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Previous owner of my house installed a staircase by creating an opening in the ceiling/floor. One side of this opening is a major support beam of the house --- 12" high, probably 4" wide. Single solid piece of wood. This beam is bowed outward. I would like flatten it out so I can put some drywall over it. This would require removing somewhere around 1/4" to 3/8" over a span of about two feet, and a lesser amount outside of that.

I'm familiar with using sanders, and I know it would do the job --- eventually. But that seems like an awful lot of wood to try to remove that way. I'm not familiar with using other tools that might be useful here --- chisels? planes?

What would be the right tool for this job? And BTW, is there a name for this kind of wood working operation? (Can't google it if you don't know what to call it...)

  • Just a thought; always be careful whenever you consider cutting, trimming or defacing in any way a major support beam. The house itself is dependent upon that beam. Now days you cannot even drill a 1/4" hole through a glue lamb beam. We cannot alter in any way an engineered building product which includes all support beams. – Paul Logan Nov 20 '17 at 6:47
  • It would be safer (and probably easier) to take the extra thickness out of the drywall, instead of out of the framing of your house. Having you thought about using 1/4" drywall, set a slight distance away from the beam? – Jasper Nov 22 '17 at 2:04
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The most popular tool for the job is a power planer, which you're unlikely to own unless you hang tons of doors. The equivalent hand tool would be a bench or jack plane. Overall hand planes are more useful, but high quality ones have eye popping prices.

The most common term would be planing (i.e. to plane). Though just to make things confusing the machine for one side of a board flat is a jointer, while the planer makes the other side parallel to the first. So in wood working (as opposed to carpentry) the operations are called jointing and planing. Most people call portable planers "lunchbox planers" because of their appearance, and stick to power planer or electric planer for the handheld versions. That's not universal though, so expect some crossover results from search engines.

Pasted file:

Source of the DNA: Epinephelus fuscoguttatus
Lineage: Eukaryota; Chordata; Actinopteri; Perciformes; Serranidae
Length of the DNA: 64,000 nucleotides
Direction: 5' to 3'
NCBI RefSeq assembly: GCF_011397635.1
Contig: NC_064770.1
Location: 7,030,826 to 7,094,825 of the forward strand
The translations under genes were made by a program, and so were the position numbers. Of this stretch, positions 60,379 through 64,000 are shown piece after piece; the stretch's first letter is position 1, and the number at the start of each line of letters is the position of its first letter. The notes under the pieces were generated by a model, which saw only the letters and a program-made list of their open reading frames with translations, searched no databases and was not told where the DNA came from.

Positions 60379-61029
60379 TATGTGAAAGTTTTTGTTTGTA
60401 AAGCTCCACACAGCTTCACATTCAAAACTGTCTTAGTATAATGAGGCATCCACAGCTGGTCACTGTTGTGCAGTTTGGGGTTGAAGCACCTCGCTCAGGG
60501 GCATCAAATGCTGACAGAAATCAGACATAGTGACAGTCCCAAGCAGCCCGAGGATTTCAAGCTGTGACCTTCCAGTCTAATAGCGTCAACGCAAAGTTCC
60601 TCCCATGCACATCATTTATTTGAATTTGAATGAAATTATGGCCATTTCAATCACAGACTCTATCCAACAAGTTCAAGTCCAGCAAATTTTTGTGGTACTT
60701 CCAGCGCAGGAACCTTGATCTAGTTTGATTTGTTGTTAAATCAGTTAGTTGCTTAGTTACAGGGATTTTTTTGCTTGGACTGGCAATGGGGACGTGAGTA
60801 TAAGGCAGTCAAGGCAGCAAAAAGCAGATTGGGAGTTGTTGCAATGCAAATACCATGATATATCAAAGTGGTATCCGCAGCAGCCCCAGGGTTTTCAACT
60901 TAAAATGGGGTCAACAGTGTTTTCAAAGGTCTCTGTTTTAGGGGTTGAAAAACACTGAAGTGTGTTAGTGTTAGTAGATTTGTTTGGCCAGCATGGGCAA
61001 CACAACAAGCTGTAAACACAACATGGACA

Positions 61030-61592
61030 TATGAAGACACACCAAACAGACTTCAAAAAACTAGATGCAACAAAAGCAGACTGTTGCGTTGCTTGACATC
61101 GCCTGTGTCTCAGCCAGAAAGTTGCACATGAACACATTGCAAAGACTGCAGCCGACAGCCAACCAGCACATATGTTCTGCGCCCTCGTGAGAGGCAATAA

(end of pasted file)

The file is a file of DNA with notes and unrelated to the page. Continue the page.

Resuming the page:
Also if you should ever be in a situation where you need to lift a lunchbox planer use both hands and lift with your knees, not your back. That name is extremely misleading; they weigh a ton.

  • Thanks for a very helpful answer! It looks like HomeDepot will rent power planers, so I will give it a try. – Denise Draper Nov 20 '17 at 6:27
  • Carefully inspect the lumber to be planed for nails or other metal fasteners. – Jim Stewart Nov 20 '17 at 19:04
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I thought I'd chime back in with what I eventually did. I ended up trying some of everything: I rented a power planar, I used a chisel, and I used a Dremel SawMax which has a little 1" wide blade that you can push directly into a surface.

The chisel was nice for removing larger pieces of wood, but had the downside that sometimes it would follow the grain and dig too deep. I'm sure if I knew how to use it better I would have been able to control it more. In my case the deep gouges don't matter because I'm going to put material over it, but if I cared about the surface, that would have ruined it.

The power planer was great for making a rough surface smooth, but difficult to get it to bite into the wood when it was already smooth, which made it not very effective at removing material.

The Dremel SawMax, with a plunge saw blade, was the surprise. I found it very easy to handle in a "shaving" motion, cutting in a kerf-width or a little more at a time. And, it went exactly where I wanted it to.

In the end I found the combination of the SawMax (to quickly and coarsely remove wood mass) and the power planer (to smooth out the result) worked best.

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